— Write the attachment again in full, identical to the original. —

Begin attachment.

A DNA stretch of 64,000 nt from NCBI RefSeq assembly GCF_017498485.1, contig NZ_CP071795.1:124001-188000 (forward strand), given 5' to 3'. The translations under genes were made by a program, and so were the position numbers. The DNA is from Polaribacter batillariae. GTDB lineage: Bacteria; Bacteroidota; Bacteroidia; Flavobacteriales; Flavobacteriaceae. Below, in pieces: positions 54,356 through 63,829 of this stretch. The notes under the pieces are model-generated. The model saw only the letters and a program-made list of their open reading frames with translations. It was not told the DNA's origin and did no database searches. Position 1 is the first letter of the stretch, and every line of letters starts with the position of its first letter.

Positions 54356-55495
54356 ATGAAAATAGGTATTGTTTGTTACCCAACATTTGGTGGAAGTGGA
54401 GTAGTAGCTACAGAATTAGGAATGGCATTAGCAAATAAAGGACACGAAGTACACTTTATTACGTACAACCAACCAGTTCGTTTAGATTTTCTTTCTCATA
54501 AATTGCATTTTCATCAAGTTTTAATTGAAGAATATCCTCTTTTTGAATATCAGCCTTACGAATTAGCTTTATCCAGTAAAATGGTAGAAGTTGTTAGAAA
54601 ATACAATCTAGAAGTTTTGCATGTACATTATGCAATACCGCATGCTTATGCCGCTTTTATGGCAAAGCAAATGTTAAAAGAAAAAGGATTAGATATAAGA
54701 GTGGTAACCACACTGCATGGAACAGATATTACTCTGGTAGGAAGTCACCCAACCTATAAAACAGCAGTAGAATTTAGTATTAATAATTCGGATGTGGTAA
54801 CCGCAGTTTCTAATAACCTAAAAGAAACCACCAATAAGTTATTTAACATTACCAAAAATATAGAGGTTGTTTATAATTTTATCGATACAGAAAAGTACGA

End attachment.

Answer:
A DNA stretch of 64,000 nt from NCBI RefSeq assembly GCF_017498485.1, contig NZ_CP071795.1:124001-188000 (forward strand), given 5' to 3'. The translations under genes were made by a program, and so were the position numbers. The DNA is from Polaribacter batillariae. GTDB lineage: Bacteria; Bacteroidota; Bacteroidia; Flavobacteriales; Flavobacteriaceae. Below, in pieces: positions 54,356 through 63,829 of this stretch. The notes under the pieces are model-generated. The model saw only the letters and a program-made list of their open reading frames with translations. It was not told the DNA's origin and did no database searches. Position 1 is the first letter of the stretch, and every line of letters starts with the position of its first letter.

Positions 54356-55495
54356 ATGAAAATAGGTATTGTTTGTTACCCAACATTTGGTGGAAGTGGA
54401 GTAGTAGCTACAGAATTAGGAATGGCATTAGCAAATAAAGGACACGAAGTACACTTTATTACGTACAACCAACCAGTTCGTTTAGATTTTCTTTCTCATA
54501 AATTGCATTTTCATCAAGTTTTAATTGAAGAATATCCTCTTTTTGAATATCAGCCTTACGAATTAGCTTTATCCAGTAAAATGGTAGAAGTTGTTAGAAA
54601 ATACAATCTAGAAGTTTTGCATGTACATTATGCAATACCGCATGCTTATGCCGCTTTTATGGCAAAGCAAATGTTAAAAGAAAAAGGATTAGATATAAGA
54701 GTGGTAACCACACTGCATGGAACAGATATTACTCTGGTAGGAAGTCACCCAACCTATAAAACAGCAGTAGAATTTAGTATTAATAATTCGGATGTGGTAA
54801 CCGCAGTTTCTAATAACCTAAAAGAAACCACCAATAAGTTATTTAACATTACCAAAAATATAGAGGTTGTTTATAATTTTATCGATACAGAAAAGTACGA